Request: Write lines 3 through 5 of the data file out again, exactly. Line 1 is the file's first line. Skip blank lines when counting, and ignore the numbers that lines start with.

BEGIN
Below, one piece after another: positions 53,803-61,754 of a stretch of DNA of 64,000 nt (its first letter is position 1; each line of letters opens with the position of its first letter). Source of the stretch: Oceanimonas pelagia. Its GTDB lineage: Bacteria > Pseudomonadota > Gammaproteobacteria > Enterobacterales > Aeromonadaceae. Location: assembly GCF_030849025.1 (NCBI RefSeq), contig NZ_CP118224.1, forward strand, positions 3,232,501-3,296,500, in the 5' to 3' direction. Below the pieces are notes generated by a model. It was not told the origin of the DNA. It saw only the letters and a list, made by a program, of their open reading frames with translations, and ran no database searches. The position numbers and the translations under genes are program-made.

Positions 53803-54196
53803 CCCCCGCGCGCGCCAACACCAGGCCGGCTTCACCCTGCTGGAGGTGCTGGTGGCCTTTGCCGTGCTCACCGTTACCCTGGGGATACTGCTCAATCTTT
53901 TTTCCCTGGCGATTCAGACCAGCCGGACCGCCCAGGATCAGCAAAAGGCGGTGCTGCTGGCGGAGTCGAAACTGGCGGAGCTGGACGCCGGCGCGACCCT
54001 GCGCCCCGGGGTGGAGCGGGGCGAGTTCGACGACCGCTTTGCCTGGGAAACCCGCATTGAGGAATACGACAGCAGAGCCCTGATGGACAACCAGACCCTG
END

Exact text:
53803 CCCCCGCGCGCGCCAACACCAGGCCGGCTTCACCCTGCTGGAGGTGCTGGTGGCCTTTGCCGTGCTCACCGTTACCCTGGGGATACTGCTCAATCTTT
53901 TTTCCCTGGCGATTCAGACCAGCCGGACCGCCCAGGATCAGCAAAAGGCGGTGCTGCTGGCGGAGTCGAAACTGGCGGAGCTGGACGCCGGCGCGACCCT
54001 GCGCCCCGGGGTGGAGCGGGGCGAGTTCGACGACCGCTTTGCCTGGGAAACCCGCATTGAGGAATACGACAGCAGAGCCCTGATGGACAACCAGACCCTG